chapter  7
The sound of silence: Rhetorical coercion, Democratic acquiescence, and the Iraq War
Pages 18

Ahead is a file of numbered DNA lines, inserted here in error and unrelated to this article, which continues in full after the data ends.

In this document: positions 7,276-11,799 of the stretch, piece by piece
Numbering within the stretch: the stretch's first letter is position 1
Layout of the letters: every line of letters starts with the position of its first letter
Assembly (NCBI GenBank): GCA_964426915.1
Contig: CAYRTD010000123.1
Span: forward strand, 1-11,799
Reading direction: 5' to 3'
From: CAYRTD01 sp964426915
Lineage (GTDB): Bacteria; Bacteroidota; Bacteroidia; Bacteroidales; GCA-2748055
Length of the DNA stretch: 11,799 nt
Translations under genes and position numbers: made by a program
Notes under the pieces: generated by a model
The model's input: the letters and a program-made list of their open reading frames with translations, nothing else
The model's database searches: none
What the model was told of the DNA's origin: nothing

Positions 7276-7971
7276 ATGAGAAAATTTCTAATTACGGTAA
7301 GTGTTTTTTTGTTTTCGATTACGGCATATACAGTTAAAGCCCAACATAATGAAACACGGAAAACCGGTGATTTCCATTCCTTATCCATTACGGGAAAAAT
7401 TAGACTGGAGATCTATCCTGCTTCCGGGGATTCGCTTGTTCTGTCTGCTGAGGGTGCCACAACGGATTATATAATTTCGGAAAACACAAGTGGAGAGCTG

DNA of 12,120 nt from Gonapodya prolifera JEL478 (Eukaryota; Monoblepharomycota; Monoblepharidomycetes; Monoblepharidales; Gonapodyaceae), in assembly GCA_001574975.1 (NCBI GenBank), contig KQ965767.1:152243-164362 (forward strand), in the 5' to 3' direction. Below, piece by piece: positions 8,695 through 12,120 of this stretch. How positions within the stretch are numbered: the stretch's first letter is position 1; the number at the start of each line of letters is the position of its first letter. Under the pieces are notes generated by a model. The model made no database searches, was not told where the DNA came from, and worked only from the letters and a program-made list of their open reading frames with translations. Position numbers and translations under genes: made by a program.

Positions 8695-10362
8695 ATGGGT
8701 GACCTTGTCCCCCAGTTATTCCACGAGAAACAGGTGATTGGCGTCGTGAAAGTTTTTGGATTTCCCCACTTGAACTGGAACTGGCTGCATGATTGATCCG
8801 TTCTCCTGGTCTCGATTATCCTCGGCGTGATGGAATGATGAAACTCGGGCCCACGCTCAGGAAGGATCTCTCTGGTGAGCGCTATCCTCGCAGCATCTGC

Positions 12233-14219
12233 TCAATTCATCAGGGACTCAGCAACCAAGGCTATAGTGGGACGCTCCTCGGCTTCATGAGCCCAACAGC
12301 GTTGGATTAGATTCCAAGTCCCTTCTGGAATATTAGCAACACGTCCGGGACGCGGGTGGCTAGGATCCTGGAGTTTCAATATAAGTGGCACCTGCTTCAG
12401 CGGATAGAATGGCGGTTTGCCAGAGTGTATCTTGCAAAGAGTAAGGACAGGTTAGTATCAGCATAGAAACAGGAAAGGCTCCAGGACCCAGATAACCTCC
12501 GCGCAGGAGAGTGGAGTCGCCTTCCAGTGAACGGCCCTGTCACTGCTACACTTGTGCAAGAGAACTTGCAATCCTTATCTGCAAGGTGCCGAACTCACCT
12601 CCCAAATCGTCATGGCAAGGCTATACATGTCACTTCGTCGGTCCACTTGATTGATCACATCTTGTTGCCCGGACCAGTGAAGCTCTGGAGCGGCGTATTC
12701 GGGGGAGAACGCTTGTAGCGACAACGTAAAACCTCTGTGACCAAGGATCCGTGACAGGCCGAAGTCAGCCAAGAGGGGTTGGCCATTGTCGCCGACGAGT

The Iraq War has been accused of, among other things, alienating young Muslims and revitalizing the Islamist threat, distracting the US government from the “war on terror” properly conceived, breaking the US Army and the military’s reserve components, and estranging America’s allies. The war has yet to be blamed for contributing to global warming. And yet it could, not just because the US military’s inefficient vehicles in Iraq and Afghanistan produce many greenhouse gases, but because the debate over these wars, their conduct and their legacy has led to the destruction of innumerable trees. Eager to learn how the United States might avoid such needless and costly wars in the future, journalists (Gordon and Trainor 2006; Isikoff and Corn 2006; Ricks 2006), pundits (Fukuyama 2006; Rich 2006), and scholars (Dueck 2004; Flibbert 2006; Freedman 2004; Kaufmann 2004; Monten 2005; Mueller 2005; Western 2005a) have all sought to understand how the United States came to launch a misguided war against Iraq and how that war, once undertaken, could have been bungled so badly.